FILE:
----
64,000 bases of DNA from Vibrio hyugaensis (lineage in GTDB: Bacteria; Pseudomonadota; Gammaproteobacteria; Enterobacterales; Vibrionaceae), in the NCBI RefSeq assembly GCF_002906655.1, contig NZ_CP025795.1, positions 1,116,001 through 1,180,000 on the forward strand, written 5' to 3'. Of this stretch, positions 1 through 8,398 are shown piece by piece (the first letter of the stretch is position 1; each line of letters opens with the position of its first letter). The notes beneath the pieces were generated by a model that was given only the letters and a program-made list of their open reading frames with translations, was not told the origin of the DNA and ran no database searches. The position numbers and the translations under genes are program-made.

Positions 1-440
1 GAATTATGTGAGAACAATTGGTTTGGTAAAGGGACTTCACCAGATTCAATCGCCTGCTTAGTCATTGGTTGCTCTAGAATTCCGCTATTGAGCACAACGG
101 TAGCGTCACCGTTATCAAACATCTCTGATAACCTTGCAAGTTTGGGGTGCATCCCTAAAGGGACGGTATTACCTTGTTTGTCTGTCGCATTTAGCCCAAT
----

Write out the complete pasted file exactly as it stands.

64,000 bases of DNA from Vibrio hyugaensis (lineage in GTDB: Bacteria; Pseudomonadota; Gammaproteobacteria; Enterobacterales; Vibrionaceae), in the NCBI RefSeq assembly GCF_002906655.1, contig NZ_CP025795.1, positions 1,116,001 through 1,180,000 on the forward strand, written 5' to 3'. Of this stretch, positions 1 through 8,398 are shown piece by piece (the first letter of the stretch is position 1; each line of letters opens with the position of its first letter). The notes beneath the pieces were generated by a model that was given only the letters and a program-made list of their open reading frames with translations, was not told the origin of the DNA and ran no database searches. The position numbers and the translations under genes are program-made.

Positions 1-440
1 GAATTATGTGAGAACAATTGGTTTGGTAAAGGGACTTCACCAGATTCAATCGCCTGCTTAGTCATTGGTTGCTCTAGAATTCCGCTATTGAGCACAACGG
101 TAGCGTCACCGTTATCAAACATCTCTGATAACCTTGCAAGTTTGGGGTGCATCCCTAAAGGGACGGTATTACCTTGTTTGTCTGTCGCATTTAGCCCAAT